December 29, 2011

Recruiting Tech: 5 Game Changers for 2012

Football Game ChangersNo one knows what 2012 will bring us, but we do know that the landscape of recruiting technology is changing rapidly. Improving employment, cash rich software companies, and a frothy outlook for social media could make for a dramatic year.

Here are 5 events that would shake up the recruiting tech industry and even further, disrupt large economic models and industries.

  1. Someone buys Monster. Monster is, well, a monster. It’s the largest player in the job board space and the most highly visited, if you ignore aggregators such as Indeed.com. But its stock got crushed this year, opening the possibility for a major company to take a stake or buy it out. An event such as a private equity investment would probably be a quiet affair. However, any powerful web or software company such as Google, Facebook, or Microsoft, all flush with cash, could purchase the company to compete with LinkedIn in professional and employment networking and capture an enormous volume of consumer traffic. The impact of this event would affect not only the recruitment and employment market, but also the broad behavior of consumers on the web.
  2. Online Resumes go Viral. Since job boards started, resumes have typically been housed in private databases that recruiters pay to access. Traditional job boards such as Careerbuilder and Monster store resumes behind these firewalls, offering resume licensing on a subscription basis. Social networking through sites like LinkedIn changed the game, allowing profiles to be viewed and searchable online. Continuing this trend, Indeed.com, the massive job aggregator, launched free resume posting and search this year. New sites such as About.me, Curv, and VisualCV (recently acquired by Talent Technology) are popping up and getting traction. So far, the only site to have mastered free online “resumes” is LinkedIn, fresh off a spectacular IPO this year. However, notice that we’re writing “resumes” and not just resumes. LinkedIn gained traction because your profile isn’t necessarily a resume. If one player definitively wins the true “only-one purpose” online resume, it will reshape online traffic and revenues in a major way.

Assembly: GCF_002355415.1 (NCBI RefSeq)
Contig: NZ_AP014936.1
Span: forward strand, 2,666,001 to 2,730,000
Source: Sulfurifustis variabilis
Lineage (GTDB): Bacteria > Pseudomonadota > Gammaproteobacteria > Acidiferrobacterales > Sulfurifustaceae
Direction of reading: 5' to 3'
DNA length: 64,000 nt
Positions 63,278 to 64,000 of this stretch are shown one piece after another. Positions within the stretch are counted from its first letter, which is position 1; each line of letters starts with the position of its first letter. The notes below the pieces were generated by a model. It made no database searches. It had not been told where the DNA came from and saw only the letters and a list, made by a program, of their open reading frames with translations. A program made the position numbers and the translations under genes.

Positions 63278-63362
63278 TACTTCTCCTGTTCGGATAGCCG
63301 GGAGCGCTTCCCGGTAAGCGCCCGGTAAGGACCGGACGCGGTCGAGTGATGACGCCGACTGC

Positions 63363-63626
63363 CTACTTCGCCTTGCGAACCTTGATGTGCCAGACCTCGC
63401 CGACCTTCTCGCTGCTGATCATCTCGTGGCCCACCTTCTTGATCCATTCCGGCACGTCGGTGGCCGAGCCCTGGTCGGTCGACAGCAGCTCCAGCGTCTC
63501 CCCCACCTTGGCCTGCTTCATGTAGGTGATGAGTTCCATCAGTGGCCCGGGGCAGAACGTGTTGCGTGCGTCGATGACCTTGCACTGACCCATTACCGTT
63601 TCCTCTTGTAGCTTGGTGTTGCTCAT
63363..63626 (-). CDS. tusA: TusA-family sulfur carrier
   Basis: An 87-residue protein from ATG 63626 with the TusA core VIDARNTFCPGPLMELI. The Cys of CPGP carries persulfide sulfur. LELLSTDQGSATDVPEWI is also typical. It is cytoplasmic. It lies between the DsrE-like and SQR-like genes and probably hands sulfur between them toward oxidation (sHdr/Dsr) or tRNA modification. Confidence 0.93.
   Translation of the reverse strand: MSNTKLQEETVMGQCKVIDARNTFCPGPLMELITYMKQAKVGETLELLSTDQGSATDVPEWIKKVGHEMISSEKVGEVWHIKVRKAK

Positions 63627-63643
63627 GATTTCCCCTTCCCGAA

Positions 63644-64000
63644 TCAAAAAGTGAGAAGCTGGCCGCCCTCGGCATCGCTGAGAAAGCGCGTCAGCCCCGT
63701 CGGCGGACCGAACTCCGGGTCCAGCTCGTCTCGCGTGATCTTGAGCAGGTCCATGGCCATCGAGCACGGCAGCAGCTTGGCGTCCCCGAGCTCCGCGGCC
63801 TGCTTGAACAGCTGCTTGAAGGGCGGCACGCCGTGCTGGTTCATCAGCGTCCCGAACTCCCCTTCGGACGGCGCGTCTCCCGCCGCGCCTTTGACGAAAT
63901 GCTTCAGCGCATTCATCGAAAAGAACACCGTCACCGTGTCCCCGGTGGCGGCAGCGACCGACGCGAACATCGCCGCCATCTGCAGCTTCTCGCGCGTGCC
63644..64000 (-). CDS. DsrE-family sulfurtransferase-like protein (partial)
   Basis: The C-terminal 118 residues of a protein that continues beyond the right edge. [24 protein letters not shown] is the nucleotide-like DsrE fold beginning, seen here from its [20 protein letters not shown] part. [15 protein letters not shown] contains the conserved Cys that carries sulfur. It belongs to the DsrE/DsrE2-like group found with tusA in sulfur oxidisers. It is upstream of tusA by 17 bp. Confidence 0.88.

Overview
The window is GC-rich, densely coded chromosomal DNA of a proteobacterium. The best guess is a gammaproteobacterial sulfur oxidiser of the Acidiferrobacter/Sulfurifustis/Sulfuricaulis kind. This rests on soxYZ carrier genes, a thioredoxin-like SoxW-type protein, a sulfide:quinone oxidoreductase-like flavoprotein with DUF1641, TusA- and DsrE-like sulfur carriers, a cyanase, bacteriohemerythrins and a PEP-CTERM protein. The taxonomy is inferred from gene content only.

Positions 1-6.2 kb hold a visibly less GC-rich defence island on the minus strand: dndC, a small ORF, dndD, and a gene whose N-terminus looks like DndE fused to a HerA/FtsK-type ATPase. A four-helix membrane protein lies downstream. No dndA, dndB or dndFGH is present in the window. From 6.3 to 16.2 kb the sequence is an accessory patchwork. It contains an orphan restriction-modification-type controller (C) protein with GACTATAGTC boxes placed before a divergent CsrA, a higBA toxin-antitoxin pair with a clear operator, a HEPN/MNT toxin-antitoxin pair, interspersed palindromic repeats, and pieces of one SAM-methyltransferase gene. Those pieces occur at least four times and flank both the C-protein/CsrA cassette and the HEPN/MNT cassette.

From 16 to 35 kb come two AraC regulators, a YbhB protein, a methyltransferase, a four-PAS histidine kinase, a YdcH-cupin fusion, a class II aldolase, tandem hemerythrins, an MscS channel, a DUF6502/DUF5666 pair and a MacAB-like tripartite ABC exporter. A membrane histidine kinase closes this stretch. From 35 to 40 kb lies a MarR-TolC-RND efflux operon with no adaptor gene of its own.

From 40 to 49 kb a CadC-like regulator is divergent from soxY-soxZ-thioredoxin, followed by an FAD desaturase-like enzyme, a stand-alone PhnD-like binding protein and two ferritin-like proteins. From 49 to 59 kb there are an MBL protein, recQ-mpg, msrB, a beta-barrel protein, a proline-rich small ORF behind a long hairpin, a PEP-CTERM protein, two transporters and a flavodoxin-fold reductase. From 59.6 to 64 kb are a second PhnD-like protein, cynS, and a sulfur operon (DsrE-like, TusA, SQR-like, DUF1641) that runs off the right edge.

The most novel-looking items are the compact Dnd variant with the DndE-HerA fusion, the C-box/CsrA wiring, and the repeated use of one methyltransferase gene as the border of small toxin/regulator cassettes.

3. Facebook Jobs. This year, there was a tremendous amount of investment and innovation in socially-enabled job distribution and networking technology. Many technology companies were funded and started on the basis of leveraging the power of Facebook. Companies approached Facebook jobs through many different avenues, such as social distribution, recruitment ads, Facebook Page optimization, and building talent communities. Companies such as Branchout and Monster’s Beknown competed to be the go-to Facebook job search application. As of the end of 2011, the job search service on Facebook is still highly fractured. We’ll have to recognize the game changer as either one application emerging as the ultimate winner OR Facebook itself launching a native job board or job search service.
  4. LinkedIn goes Enterprise. Or have they already? LinkedIn is fast becoming the hub of enterprise identity, as it relates to employment. This year, LinkedIn announced two different initiatives that further divide it from the consumer driven Facebook model. They first launched the LinkedIn apply button, which allows candidates to communicate their LinkedIn profile as an application into a company that uses the service. This helps cement LinkedIn data as the de-facto corporate identity system and further propels its use as an online resume by consumers. Additionally, in 2012, LinkedIn will launch Talent Pipeline to carry LinkedIn directly into the enterprise recruiting technology market. Most believe LinkedIn’s natural competitor to be Facebook, but this could be quite far from the truth. If LinkedIn conquers the enterprise recruiting technology through organic growth or by a strategic investment or partnership (such as through a company like Taleo), it would radically transform the market.
  5. A Big Bet on Human Capital. Recently SAP acquired SuccessFactors in a deal worth $3.4 bllion. The agreement not only opened up new cloud based service offerings to the legacy software giant, but also placed a sizeable bet on the strategic importance of enterprise talent management. Salesforce moved in parallel by buying Rypple, a provider of human capital management solutions. The software giants are placing a clear value on enterprise level employee management services. Further acquisitions are both likely and could be transformative. Any of the leading software players like Microsoft, IBM, Oracle, HP, CA, etc… could move into the talent management and recruitment space easily through acquisition. Let’s call this move as marked not just by a big bet on human capital software, but rather the merging of the human capital management function into the broader enterprise software space. Further consolidation could pull talent management out of the HR silo and integrate it into the normal enterprise workflow and supply chain.

We’ll keep watching the recruiting tech space, but as we do, it seems like we now have a lot of company. No one can tell what will happen in the industry, but one thing is for certain: recruiting and talent technology is moving off the bench and into the game.

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Marie is a writer for Recruiter.com covering career advice, recruitment topics, and HR issues. She has an educational background in languages and literature as well as corporate experience in Human Resources.